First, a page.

List of Non-Carb Foods

Watching your carbohydrate intake can help you keep your blood sugar under better control, lose weight or maintain weight and avoid ingredients that are problematic for you, like gluten. This list of non-carb foods will help you find the sources of carbohydrates in your diet, putting you in better control of the foods that you eat.


Water, black coffee, unsweetened tea and most diet sodas contain no carbohydrates. Artificially sweetened beverages may contain small amounts of carbohydrates depending on the sweetener used. Heavy cream contains a trace of carbohydrates in a 1 tbsp. serving, but a cup of heavy cream contains 7 grams of carbohydrates. Avoid sweetened liquids, vegetable and fruit juices and most dairy liquids. If you are watching your carb intake, choose water as your primary beverage.


Alcoholic beverages are processed in the body as carbohydrates. Most restricted carbohydrate plans allow alcoholic beverages in moderation, so long as mixers contain no carbohydrates.


Natural fats, such as butter, lard and most oils, contain no carbohydrates. Avoid reduced-fat products, which often contain added sugars and starches.


Unprocessed meat products, such as beef, pork, lamb and poultry, contain no carbohydrates. Avoid processed meat products, such as bacon, sausage and luncheon meats, to which sugars, starches and other ingredients may have been added. Avoid any breaded or stuffed meat products.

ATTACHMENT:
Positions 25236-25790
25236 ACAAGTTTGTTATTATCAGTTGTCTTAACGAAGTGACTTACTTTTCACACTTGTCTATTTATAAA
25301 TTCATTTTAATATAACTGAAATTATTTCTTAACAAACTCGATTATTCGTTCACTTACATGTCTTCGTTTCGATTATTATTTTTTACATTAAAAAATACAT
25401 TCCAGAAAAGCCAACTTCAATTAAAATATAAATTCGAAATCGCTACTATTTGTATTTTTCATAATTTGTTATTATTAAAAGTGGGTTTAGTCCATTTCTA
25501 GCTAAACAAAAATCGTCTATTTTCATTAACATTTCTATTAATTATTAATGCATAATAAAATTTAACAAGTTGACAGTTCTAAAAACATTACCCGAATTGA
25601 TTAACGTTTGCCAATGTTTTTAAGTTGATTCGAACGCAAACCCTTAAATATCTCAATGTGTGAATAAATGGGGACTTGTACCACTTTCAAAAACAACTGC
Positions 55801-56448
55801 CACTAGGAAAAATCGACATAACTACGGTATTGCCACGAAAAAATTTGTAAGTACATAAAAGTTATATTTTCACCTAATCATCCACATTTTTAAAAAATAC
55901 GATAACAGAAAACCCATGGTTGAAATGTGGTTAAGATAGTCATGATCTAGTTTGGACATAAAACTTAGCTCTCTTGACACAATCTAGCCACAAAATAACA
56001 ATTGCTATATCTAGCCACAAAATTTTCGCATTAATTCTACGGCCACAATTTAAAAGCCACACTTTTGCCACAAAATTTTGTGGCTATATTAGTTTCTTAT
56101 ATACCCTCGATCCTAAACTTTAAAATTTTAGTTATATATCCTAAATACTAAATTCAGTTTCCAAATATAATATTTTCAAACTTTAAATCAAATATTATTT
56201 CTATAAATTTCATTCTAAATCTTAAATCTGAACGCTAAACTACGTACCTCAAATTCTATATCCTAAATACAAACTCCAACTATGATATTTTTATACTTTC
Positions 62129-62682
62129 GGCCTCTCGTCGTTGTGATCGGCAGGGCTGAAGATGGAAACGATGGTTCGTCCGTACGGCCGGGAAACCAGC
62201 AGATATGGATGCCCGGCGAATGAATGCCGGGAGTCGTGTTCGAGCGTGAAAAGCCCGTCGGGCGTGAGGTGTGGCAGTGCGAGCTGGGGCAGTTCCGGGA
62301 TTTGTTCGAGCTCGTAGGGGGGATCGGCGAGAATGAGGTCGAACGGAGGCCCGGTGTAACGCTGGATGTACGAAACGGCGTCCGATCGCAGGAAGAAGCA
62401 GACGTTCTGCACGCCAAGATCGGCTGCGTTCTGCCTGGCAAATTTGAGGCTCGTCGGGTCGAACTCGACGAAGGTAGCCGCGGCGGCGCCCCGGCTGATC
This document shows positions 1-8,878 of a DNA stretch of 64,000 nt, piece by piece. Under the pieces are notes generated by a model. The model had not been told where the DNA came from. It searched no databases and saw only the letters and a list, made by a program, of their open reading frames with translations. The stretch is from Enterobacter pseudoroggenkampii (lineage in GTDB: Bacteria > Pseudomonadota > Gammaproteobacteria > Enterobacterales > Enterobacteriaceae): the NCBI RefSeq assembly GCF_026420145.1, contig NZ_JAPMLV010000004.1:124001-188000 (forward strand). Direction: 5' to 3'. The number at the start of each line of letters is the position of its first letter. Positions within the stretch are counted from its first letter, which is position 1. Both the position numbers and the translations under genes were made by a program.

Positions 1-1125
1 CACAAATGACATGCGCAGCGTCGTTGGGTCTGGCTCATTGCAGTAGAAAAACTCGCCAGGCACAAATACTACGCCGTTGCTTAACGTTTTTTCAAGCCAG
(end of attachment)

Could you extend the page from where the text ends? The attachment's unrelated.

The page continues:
Fish and Seafood

All fish and most seafood contain no carbohydrates in their natural state, except for oysters and mussels, which contain small amounts of carbohydrates. Avoid breaded or stuffed fish products and surimi, which contains added starch.


Eggs are generally considered to be carbohydrate-free, but according to the U.S. Department of Agriculture National Nutrient Database, one whole egg contains .56 grams of carbohydrates which are found in the yolk. Egg whites do not contain carbohydrates.

Labeling Issues

When a food contains less than 1 gram of carbohydrates per serving, the label may read 0 grams of carbohydrates. While this may not be an issue for a single serving, the carbohydrate content can add up if you consume more than one serving. Read the ingredient list to look for hidden sources of carbohydrates, such as maltodextrin, often used as a bulking agent in artificial sweeteners.

About this Author

Stephanie Crumley Hill is a childbirth educator who for more than 20 years has written professionally about pregnancy, family and a variety of health and medical topics. A former print magazine editor, her insurance articles for 鈥淩esource鈥?magazine garnered numerous awards. She holds a B.A. in English from the University of Georgia.